Movie review: ‘The Host’ a sleek, sexy sci-fi romance
By Sean P. Means
The Salt Lake TribuneFirst published Mar 28 2013 02:21PM
Sleek science fiction and swoony teen romance collide in "The Host," an adaptation of Stephenie Meyer’s non-Twilight novel that’s smarter and subtler than the overwrought vampire/werewolf saga ever was.
Credit director-screenwriter Andrew Niccol, who has built a career creating visually arresting, sexy science-fiction thrillers that work, notably "Gattaca" (1997) and "In Time" (2011). Niccol’s intelligent script cuts to the core of Meyer’s original premise — aliens invading Earth by taking over humans’ bodies, and what happens when one girl’s mind doesn’t give way to the new occupant — and applies an appealing gloss to it.
The girl in question is Melanie Stryker (played by "Hanna" star Saoirse Ronan), among the last of a hardy group of humans who have resisted being taken over by the aliens. Even after she jumps out of a high window, she survives, and the alien bounty hunters — called the Seekers — take her in to implant her with an alien "soul."
This alien, which calls itself Wanderer, tries to adjust to its new body, only to find that Melanie is still rattling around inside. Melanie (depicted by Ronan in voiceover) urges Wanderer to escape the Seekers and search for Melanie’s crotchety uncle Jeb (William Hurt), who has established a lone human outpost in the desert. Wanderer (later called just Wanda) also sees glimpses of Melanie’s memories of her kid brother Jamie (Chandler Canterbury) and her on-the-run romance with hunky Jared (Max Irons).
Melanie/Wanda eventually finds Uncle Jeb and his cohorts, including Jared, who hates Wanda for taking over his girlfriend’s body. But while he’s figuring out his feelings, Wanda is getting her own taste of human love — by falling, cautiously, for Jared’s buddy Ian (Jake Abel). Meanwhile, one determined Seeker (Diane Kruger) stays hot on Melanie/Wanda’s trail.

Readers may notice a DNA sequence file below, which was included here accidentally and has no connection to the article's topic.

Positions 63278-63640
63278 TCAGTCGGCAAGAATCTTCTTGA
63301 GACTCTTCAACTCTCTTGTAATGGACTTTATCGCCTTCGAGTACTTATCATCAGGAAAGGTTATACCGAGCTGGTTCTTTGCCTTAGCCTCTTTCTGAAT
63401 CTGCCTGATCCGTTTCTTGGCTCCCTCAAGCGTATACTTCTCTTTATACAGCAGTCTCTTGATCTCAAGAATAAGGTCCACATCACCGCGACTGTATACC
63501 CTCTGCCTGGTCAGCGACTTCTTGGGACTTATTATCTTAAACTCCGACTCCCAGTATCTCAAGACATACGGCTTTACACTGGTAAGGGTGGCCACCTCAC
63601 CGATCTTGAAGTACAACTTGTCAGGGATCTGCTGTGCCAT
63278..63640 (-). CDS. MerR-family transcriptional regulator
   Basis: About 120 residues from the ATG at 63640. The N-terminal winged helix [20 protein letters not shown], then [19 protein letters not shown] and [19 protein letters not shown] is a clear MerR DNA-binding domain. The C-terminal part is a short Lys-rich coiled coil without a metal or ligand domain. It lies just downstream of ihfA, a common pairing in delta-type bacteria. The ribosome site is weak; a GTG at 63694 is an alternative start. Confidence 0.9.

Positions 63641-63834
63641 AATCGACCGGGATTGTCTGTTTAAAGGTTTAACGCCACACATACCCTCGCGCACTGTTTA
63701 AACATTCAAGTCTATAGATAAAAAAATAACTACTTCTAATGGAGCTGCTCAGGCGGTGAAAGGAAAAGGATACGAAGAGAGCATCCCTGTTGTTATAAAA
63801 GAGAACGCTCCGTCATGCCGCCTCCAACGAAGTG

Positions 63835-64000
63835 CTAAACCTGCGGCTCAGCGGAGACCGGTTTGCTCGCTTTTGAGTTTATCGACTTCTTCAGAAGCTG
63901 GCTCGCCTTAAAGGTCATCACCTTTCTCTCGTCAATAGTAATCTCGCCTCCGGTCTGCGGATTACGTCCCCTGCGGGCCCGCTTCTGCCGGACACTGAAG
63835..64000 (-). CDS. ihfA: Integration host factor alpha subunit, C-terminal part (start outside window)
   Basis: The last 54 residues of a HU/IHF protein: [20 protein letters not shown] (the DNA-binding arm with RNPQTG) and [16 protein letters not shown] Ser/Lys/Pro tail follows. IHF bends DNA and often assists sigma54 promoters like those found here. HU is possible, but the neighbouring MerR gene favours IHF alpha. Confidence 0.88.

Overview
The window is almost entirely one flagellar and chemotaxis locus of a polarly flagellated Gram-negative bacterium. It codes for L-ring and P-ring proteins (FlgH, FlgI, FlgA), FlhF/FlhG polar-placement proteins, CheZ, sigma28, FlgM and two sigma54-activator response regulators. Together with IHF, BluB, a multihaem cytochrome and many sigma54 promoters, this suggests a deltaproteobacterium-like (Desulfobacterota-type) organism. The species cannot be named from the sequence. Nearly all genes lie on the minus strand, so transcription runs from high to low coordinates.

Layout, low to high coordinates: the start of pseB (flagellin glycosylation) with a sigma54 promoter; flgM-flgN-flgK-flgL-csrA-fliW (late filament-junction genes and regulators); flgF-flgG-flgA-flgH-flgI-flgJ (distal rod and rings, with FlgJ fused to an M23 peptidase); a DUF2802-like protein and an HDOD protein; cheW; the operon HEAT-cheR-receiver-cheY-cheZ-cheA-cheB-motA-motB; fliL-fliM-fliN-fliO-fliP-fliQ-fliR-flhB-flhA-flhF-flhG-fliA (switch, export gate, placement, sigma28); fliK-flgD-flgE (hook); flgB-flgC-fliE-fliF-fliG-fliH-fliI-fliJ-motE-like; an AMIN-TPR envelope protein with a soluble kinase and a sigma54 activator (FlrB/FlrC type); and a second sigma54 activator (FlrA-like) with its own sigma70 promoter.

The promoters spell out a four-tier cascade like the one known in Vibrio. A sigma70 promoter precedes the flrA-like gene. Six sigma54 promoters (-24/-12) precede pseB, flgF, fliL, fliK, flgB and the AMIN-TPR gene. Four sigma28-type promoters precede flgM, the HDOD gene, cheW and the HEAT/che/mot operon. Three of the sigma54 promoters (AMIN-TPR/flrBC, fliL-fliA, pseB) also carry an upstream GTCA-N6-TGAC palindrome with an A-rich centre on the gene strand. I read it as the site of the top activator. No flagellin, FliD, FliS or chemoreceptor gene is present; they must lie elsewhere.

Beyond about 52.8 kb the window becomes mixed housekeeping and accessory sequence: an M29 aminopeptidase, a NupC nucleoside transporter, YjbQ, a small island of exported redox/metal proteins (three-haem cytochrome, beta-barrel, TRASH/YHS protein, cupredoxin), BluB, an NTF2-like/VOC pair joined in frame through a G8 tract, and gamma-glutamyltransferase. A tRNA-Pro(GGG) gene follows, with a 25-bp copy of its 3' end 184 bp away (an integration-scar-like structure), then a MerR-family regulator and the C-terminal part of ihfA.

Meyer’s take on the sci-fi genre is larded with clichés and dialogue that can be paraphrased as "these humans are different from the other species we’ve inhabited" and "what is this Earth custom you call ‘kissing’?" But Niccol makes the near-future look really cool with futuristic visuals, including shiny chrome-plated sports cars and a big-box store stocked with generic-label goods —the aliens cured Earth of capitalist competition, healed the environment and ended wars.
Meyer’s romantic sense, cribbed from the back pages of a junior-high girl’s Trapper Keeper, is given a bit of depth by the strong cast — particularly Ronan, who has the acting chops to convey Wanda’s ethereal otherness and Melanie’s fierce independence.
"The Host" could easily get stuck in a no-man’s-land between rabid Twilight fans, who will find the romantic entanglements too underplayed, and the equally rabid Twilight haters, who will shun anything associated with Meyer. If either side is willing to give it a chance, they might be happily surprised.